Charles Dickens

Wery well then. What Mr Plornish said was, wery well then. That gentleman's ed would come up-ards when his turn come, that gentleman's air would be a pleasure to look upon being all smooth again, and wery well then!

It has been already stated that Mrs Plornish, not being philosophical, wept. It further happened that Mrs Plornish, not being philosophical, was intelligible. It may have arisen out of her softened state of mind, out of her sex's wit, out of a woman's quick association of ideas, or out of a woman's no association of ideas, but it further happened somehow that Mrs Plornish's intelligibility displayed itself upon the very subject of Arthur's meditations.

'The way father has been talking about you, Mr Clennam,' said Mrs Plornish, 'you hardly would believe. It's made him quite poorly. As to his voice, this misfortune has took it away. You know what a sweet singer father is; but he couldn't get a note out for the children at tea, if you'll credit what I tell you.'

While speaking, Mrs Plornish shook her head, and wiped her eyes, and looked retrospectively about the room.

'As to Mr Baptist,' pursued Mrs Plornish, 'whatever he'll do when he comes to know of it, I can't conceive nor yet imagine. He'd have been here before now, you may be sure, but that he's away on confidential business of your own. The persevering manner in which he follows up that business, and gives himself no rest from it--it really do,' said Mrs Plornish, winding up in the Italian manner, 'as I say to him, Mooshattonisha padrona.'

Though not conceited, Mrs Plornish felt that she had turned this Tuscan sentence with peculiar elegance. Mr Plornish could not conceal his exultation in her accomplishments as a linguist.

'But what I say is, Mr Clennam,' the good woman went on, 'there's always something to be thankful for, as I am sure you will yourself admit. Speaking in this room, it's not hard to think what the present something is. It's a thing to be thankful for, indeed, that Miss Dorrit is not here to know it.'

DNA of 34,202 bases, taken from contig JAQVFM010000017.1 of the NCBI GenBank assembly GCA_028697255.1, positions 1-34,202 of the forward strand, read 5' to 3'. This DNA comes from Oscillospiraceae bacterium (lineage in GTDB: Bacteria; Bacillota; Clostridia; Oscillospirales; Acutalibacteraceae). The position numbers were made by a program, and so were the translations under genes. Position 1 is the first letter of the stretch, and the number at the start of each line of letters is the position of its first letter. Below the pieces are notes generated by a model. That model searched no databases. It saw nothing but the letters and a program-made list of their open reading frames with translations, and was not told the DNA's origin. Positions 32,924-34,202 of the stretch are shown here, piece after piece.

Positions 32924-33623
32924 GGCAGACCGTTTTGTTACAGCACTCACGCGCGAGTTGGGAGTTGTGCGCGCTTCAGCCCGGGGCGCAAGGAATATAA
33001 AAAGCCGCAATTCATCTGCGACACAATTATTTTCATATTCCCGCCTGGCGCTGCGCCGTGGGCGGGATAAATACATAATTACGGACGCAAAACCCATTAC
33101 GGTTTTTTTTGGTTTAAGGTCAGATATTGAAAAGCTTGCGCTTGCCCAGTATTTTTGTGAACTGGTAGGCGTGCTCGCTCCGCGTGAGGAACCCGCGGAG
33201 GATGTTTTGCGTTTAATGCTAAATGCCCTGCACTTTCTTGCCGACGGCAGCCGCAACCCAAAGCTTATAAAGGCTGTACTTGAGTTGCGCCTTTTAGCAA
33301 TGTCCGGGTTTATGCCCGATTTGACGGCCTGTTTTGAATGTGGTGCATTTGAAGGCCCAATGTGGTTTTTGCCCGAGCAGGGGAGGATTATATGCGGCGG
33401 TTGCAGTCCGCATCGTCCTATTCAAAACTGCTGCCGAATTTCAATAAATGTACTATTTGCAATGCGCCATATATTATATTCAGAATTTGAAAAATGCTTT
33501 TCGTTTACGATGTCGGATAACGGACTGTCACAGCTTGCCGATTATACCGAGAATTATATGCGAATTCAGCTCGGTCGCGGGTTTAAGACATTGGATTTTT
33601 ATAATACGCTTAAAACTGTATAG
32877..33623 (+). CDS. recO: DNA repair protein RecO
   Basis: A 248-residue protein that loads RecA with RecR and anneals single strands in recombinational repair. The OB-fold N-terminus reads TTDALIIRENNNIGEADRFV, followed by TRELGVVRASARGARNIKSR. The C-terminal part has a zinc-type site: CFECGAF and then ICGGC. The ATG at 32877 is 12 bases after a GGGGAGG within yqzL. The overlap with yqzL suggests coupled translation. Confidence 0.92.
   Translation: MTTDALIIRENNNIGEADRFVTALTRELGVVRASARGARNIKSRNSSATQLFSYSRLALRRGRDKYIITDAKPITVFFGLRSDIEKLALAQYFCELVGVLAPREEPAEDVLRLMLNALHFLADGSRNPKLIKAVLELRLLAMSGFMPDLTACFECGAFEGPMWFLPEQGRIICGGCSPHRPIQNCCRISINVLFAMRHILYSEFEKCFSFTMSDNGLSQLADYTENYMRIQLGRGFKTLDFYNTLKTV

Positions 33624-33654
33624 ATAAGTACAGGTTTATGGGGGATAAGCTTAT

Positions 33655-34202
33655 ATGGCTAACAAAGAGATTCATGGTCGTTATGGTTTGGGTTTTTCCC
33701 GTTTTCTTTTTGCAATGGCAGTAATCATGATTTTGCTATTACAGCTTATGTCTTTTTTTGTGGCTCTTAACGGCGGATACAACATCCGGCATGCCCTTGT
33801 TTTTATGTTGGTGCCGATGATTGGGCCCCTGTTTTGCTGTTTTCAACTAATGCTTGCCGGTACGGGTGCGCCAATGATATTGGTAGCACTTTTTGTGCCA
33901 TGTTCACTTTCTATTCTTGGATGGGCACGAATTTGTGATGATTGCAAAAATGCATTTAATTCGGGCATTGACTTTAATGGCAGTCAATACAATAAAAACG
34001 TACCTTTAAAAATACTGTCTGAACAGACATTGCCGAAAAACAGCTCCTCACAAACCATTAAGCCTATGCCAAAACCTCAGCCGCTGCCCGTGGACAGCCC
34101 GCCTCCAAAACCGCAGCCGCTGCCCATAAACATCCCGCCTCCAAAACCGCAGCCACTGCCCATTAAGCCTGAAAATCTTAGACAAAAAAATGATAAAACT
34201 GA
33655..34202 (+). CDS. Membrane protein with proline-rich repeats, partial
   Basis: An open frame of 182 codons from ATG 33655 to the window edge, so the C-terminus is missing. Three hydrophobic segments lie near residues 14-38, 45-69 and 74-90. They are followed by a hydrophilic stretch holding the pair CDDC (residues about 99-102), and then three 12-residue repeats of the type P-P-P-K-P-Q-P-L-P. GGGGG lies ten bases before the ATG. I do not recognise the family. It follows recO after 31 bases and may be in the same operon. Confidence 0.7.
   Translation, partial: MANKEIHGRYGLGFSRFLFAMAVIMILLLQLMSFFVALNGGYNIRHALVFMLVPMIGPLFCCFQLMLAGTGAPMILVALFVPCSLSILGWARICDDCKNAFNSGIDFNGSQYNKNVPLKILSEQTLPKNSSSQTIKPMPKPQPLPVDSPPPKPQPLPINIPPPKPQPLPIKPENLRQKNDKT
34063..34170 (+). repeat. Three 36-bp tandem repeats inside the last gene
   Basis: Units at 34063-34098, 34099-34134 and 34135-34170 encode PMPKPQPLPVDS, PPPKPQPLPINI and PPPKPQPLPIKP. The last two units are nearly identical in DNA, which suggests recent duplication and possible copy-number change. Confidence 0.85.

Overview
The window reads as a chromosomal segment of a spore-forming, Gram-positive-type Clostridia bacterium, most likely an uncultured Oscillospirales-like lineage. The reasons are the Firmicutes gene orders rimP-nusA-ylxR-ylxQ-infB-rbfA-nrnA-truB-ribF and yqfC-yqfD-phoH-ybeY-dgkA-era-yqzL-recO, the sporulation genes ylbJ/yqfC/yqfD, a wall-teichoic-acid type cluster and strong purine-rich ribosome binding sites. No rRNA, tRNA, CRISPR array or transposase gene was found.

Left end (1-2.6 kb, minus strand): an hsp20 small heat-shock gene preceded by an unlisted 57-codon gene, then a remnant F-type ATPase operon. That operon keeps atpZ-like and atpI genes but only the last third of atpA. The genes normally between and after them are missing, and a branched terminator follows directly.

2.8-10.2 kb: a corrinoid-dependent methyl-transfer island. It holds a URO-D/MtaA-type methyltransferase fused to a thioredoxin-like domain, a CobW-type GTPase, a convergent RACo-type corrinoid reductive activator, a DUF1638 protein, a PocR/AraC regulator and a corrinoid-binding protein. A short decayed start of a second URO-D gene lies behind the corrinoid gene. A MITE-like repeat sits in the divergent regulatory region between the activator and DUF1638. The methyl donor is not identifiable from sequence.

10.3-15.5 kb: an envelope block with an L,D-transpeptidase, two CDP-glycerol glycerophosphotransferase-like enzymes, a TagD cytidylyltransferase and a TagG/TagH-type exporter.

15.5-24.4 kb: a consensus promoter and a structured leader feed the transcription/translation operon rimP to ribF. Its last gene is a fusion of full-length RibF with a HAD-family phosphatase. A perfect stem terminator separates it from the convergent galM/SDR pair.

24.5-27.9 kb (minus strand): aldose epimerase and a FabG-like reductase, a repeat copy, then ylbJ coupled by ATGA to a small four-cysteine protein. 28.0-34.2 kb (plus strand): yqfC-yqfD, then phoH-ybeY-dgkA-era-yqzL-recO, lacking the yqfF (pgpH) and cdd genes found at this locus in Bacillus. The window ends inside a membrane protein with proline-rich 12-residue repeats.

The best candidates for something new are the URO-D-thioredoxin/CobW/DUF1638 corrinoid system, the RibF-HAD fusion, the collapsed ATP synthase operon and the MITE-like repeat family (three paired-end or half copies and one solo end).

Arthur thought she looked at him with particular expression.

'It's a thing,' reiterated Mrs Plornish, 'to be thankful for, indeed, that Miss Dorrit is far away. It's to be hoped she is not likely to hear of it. If she had been here to see it, sir, it's not to be doubted that the sight of you,' Mrs Plornish repeated those words--'not to be doubted, that the sight of you--in misfortune and trouble, would have been almost too much for her affectionate heart. There's nothing I can think of, that would have touched Miss Dorrit so bad as that.'

Of a certainty Mrs Plornish did look at him now, with a sort of quivering defiance in her friendly emotion.

'Yes!' said she. 'And it shows what notice father takes, though at his time of life, that he says to me this afternoon, which Happy Cottage knows I neither make it up nor any ways enlarge, "Mary, it's much to be rejoiced in that Miss Dorrit is not on the spot to behold it." Those were father's words. Father's own words was, "Much to be rejoiced in, Mary, that Miss Dorrit is not on the spot to behold it." I says to father then, I says to him, "Father, you are right!" That,' Mrs Plornish concluded, with the air of a very precise legal witness, 'is what passed betwixt father and me. And I tell you nothing but what did pass betwixt me and father.'

Mr Plornish, as being of a more laconic temperament, embraced this opportunity of interposing with the suggestion that she should now leave Mr Clennam to himself. 'For, you see,' said Mr Plornish, gravely, 'I know what it is, old gal;' repeating that valuable remark several times, as if it appeared to him to include some great moral secret. Finally, the worthy couple went away arm in arm.

Little Dorrit, Little Dorrit. Again, for hours. Always Little Dorrit!

Happily, if it ever had been so, it was over, and better over. Granted that she had loved him, and he had known it and had suffered himself to love her, what a road to have led her away upon--the road that would have brought her back to this miserable place! He ought to be much comforted by the reflection that she was quit of it forever; that she was, or would soon be, married (vague rumours of her father's projects in that direction had reached Bleeding Heart Yard, with the news of her sister's marriage); and that the Marshalsea gate had shut for ever on all those perplexed possibilities of a time that was gone.